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I am currently working with Kan extensions, and I have found a neat little fact, and I'd like to know if there is some literatture on it, and maybe some names and characterization I could use.

Question

Given a functor $K : A \to B$, I consider its associated nerve functor $N_K$, associates to every object $b$ in $B$ the presheaf on $A$ $N_Kb = B(K\_,b)$.

The functor $N_K$ preserves the limits: This is nothing else than the universal property of the limits : If you plug-in a limit into $N_K$, then you are essentially asking for things that map into a limit, and that is a limit of things that map into the component (Some people call this the continuity of Hom-functor wrt its second variable). However, it is not true that $N_K$ preserves the colimits in general.

Question: is there a name for the functors $K$ such that $N_K$ preserves the colimits? And are there other characterizations of such functors?

An example: There exist functors such that the associated nerve preserves colimits, and a very important example of such function is the Yoneda embedding. Indeed, if assume that $B=\widehat{A}$ and that $K$ is the Yoneda embedding, then it is certainly the case that the associated nerve $N_K$ preserves the colimits. In fact, a bit of Yoneda lemma and unraveling tell you that this fact exactly says that colimits in the presheaf category are computed pointwise! I would like to recognize analogous situations from this one.

My motivation

As I said before, I encountered this question while working with Kan extensions. In my actual example, I have right Kan extensions, but I am dualizing everything here and write it as left Kan extensions, as they get us closer to the familiar land of Yoneda.

A characterization of Kan extensions

I consider two functors $K : A \to B$ and $F : A \to C$, where $C$ is a cocomplete category, so that the Kan extension $\operatorname{Lan}_KF$ exists and is pointwise. For the specific problem that I am working on, I want to characterize the Kan extension as a colimit of a cone that is encoded as a natural transformation between the associated nerve functors.

The left Kan extension then satisfies the universal property: For every $b$, the object $\operatorname{Lan}_KF(b)$ is the unique (up to iso) object of $C$ such that for all $c$ in $C$ there is a natural isomorphism $C(\operatorname{Lan}_KF(b),c) \simeq \widehat{A}(N_Kb,N_Fc)$. This is a standard characterization, that is both in Mac Lane's Categories for the working mathematician, and Riehl's Category in context.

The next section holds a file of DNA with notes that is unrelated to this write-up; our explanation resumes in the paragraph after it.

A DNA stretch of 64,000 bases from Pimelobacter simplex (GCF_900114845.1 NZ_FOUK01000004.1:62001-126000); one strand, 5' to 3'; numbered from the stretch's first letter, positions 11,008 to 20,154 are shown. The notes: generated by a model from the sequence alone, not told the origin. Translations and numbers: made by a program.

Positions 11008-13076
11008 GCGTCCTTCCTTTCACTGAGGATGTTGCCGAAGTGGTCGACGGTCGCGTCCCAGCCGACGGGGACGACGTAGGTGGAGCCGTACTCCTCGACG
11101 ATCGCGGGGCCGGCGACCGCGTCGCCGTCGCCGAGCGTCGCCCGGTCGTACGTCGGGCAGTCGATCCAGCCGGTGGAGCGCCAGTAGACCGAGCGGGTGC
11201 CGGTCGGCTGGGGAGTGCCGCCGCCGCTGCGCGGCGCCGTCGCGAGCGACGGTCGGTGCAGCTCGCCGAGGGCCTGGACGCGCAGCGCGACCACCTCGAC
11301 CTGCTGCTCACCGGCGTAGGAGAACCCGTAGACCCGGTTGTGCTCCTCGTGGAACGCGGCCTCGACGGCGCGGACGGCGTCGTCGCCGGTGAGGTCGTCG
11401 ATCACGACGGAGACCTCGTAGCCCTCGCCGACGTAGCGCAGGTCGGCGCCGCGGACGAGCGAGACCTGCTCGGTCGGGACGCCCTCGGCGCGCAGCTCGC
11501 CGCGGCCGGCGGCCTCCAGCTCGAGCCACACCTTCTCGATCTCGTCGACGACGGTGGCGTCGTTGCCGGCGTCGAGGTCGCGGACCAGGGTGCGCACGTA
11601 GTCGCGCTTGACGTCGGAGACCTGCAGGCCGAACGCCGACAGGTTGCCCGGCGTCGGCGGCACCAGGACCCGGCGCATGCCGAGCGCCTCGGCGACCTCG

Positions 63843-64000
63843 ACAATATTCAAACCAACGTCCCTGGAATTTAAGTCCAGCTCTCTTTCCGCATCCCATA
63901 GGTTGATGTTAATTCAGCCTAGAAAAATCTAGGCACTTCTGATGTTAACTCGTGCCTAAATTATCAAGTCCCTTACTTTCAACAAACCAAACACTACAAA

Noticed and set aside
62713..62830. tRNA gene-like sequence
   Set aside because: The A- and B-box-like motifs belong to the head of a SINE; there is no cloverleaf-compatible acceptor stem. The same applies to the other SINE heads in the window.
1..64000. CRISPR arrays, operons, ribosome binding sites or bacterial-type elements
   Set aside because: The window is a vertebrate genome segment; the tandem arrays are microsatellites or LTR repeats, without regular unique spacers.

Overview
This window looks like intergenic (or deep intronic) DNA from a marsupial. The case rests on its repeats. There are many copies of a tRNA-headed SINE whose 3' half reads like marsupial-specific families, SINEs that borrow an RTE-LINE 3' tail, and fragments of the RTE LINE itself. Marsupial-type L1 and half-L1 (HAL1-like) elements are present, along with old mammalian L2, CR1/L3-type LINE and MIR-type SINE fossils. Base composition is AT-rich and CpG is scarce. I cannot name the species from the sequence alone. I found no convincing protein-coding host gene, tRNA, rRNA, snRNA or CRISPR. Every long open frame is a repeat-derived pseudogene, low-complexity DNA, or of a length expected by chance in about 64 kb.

Left Kan extensions along $K$ preserve colimits

Under the assumption that $N_K$ preserve the colimits, and with this characterization of left Kan extensions, I have an easy proof that $\operatorname{Lan}_KF$ preserves the colimits. Take a diagram $\mathcal D:I\to B$ which has a limit in $B$, then we have the following equalities, which are given by the universal property of colimits (cocontinuity of the hom-functor wrt its first variable) and by the characterization of the Kan extension. \begin{align*} C(\operatorname{Lan}_KF(\operatorname{colim}\mathcal D), c) &= \widehat{A}(N_K(\operatorname{colim}\mathcal D),N_Fc) \\ &= \widehat{A}(\operatorname{colim}N_K\circ\mathcal D, c) \\ &= \lim \widehat{A}(N_K\circ\mathcal D, c) \\ &= \lim C(\operatorname{Lan}_KF\circ\mathcal D, c) \\ &= C(\operatorname{colim} (\operatorname{Lan}_KF\circ\mathcal D),c) \end{align*} If you spell it out a little, this computation shows that $\operatorname{Lan}_KF(\operatorname{colim}\mathcal D)$ satisfies the universal property of the colimit, and thus this proves that $\operatorname{Lan}_KF$ preserves the colimits.

Back to the Yoneda example

If you look back at my previous example, where $K$ is the Yoneda embedding, then the left Kan extension along the Yoneda embedding is the universal map obtained by the fact that presheaves are the free cocompletion, and it is a known fact that this functor preserves colimits, in fact it is how this functor is characterized. I am working with variations of this result, and Kan extensions provide a powerful tool for that. But I would like to know if adding that little caveat that $N_K$ preserves colimits is a standard trick, and if there are other characterizations to make things more "Yoneda-y".

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As you say, colimits in $[\mathcal{A}^\textrm{op}, \textbf{Set}]$ are computed componentwise. (If $\mathcal{A}$ is essentially small then "colimits" can be unqualified; otherwise we should probably stick to small colimits.) So $N_K : \mathcal{B} \to [\mathcal{A}^\textrm{op}, \textbf{Set}]$ preserves colimits if and only if, for every object $a$ in $\mathcal{A}$, the functor $\mathcal{B} (K a, -) : \mathcal{B} \to \textbf{Set}$ preserves colimits. That is, if and only if every $K a$ is a tiny object in $\mathcal{B}$.

Notice that neither the morphisms of $\mathcal{A}$ nor the action of $K : \mathcal{A} \to \mathcal{B}$ on morphisms matters here. If you were asking about, say, whether $N_K : \mathcal{B} \to [\mathcal{A}^\textrm{op}, \textbf{Set}]$ is fully faithful it would be a different story. As such, this is not really a property of the functor $K : \mathcal{A} \to \mathcal{B}$ per se, and as far as I know there is no name this condition.

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  • $\begingroup$ Thanks a lot. I am not sure I agree with you that it is not a property of the functor $K$. If I understand what you say correctly, one could say that this correspond to the fact that $K$ factors through the inclusion of tiny objects in $\mathcal{B}$. Anyway, that's just terminology. Your answer was quite helpful $\endgroup$ Apr 9, 2021 at 8:46

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